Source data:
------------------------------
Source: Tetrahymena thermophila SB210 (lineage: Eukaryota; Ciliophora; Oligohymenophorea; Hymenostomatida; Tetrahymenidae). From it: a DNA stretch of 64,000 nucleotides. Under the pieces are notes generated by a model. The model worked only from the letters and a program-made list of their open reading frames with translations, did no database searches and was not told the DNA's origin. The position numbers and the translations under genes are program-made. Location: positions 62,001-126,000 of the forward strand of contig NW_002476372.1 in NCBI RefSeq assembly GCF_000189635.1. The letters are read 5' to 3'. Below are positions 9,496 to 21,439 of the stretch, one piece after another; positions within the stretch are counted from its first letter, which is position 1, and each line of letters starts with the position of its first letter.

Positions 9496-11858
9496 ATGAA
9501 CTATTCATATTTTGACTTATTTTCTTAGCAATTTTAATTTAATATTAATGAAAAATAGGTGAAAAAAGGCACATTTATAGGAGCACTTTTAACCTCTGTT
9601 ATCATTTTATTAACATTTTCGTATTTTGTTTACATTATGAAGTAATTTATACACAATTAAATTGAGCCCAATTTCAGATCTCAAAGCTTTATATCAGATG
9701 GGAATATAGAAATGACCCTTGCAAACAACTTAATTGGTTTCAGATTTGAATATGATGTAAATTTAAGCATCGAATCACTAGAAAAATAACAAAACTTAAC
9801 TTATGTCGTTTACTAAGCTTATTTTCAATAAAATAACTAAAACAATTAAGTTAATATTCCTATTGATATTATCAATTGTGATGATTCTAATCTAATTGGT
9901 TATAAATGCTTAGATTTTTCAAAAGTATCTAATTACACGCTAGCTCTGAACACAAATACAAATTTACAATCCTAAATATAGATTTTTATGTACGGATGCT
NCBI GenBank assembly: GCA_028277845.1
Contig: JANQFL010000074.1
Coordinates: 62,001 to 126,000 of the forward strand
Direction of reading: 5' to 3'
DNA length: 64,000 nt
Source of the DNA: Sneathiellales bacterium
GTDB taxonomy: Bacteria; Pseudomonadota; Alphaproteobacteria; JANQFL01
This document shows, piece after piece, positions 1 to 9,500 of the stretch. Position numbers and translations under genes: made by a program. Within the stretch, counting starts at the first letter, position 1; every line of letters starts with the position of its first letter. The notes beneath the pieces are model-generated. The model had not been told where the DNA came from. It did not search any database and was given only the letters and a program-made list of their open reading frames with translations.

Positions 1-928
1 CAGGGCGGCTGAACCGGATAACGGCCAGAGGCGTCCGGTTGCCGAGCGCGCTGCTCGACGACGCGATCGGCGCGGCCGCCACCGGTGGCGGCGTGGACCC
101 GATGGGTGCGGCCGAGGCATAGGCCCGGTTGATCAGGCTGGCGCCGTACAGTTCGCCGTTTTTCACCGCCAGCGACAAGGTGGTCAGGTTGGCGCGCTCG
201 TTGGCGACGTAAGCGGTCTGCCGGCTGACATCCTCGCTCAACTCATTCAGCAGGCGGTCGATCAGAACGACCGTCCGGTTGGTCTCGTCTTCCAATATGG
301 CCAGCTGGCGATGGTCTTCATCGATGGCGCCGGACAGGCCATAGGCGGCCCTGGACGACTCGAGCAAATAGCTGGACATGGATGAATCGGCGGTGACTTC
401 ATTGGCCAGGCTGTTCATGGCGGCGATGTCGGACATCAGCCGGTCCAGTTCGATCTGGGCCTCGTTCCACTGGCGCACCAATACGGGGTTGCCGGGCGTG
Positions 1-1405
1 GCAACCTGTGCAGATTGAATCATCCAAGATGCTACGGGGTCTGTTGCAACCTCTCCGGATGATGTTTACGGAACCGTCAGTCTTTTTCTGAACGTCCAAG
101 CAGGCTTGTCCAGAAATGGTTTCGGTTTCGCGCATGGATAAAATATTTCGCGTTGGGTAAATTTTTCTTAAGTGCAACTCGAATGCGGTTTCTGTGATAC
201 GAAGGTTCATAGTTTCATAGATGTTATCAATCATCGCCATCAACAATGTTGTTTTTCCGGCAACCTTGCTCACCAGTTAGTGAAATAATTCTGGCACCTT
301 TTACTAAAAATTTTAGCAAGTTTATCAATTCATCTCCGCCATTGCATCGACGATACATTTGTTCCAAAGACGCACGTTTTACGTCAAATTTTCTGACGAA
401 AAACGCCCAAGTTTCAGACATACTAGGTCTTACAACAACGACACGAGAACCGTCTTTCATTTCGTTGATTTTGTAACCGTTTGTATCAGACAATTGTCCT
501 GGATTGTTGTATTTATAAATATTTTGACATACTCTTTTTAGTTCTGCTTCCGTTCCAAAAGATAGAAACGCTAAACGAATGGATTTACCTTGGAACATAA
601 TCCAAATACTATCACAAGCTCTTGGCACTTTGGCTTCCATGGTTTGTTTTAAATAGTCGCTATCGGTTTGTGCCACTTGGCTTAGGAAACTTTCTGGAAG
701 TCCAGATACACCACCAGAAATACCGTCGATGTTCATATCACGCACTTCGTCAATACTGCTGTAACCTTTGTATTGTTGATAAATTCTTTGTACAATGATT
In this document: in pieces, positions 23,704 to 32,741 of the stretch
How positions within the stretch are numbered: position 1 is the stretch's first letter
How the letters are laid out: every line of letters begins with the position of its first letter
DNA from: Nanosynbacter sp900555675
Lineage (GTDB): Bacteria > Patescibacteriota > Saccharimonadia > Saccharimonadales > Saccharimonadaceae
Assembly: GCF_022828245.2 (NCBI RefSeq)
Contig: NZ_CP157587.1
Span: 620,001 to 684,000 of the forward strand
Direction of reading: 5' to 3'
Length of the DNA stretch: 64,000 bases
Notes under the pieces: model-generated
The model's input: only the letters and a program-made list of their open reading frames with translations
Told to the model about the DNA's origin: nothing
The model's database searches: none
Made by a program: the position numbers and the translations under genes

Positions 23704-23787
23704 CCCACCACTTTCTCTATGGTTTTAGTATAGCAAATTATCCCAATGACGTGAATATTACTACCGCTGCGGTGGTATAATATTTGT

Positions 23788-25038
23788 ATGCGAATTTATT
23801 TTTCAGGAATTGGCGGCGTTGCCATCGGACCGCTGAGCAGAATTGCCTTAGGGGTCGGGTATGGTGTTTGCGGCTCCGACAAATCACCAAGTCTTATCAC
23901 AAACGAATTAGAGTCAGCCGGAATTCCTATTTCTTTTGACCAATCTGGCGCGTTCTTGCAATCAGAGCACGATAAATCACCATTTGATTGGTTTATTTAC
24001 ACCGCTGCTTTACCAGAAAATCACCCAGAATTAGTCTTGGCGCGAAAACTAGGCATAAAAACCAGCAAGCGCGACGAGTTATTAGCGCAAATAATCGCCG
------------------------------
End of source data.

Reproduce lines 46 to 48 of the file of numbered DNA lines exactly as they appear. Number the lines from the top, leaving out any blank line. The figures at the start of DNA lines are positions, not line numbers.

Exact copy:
Made by a program: the position numbers and the translations under genes

Positions 23704-23787
23704 CCCACCACTTTCTCTATGGTTTTAGTATAGCAAATTATCCCAATGACGTGAATATTACTACCGCTGCGGTGGTATAATATTTGT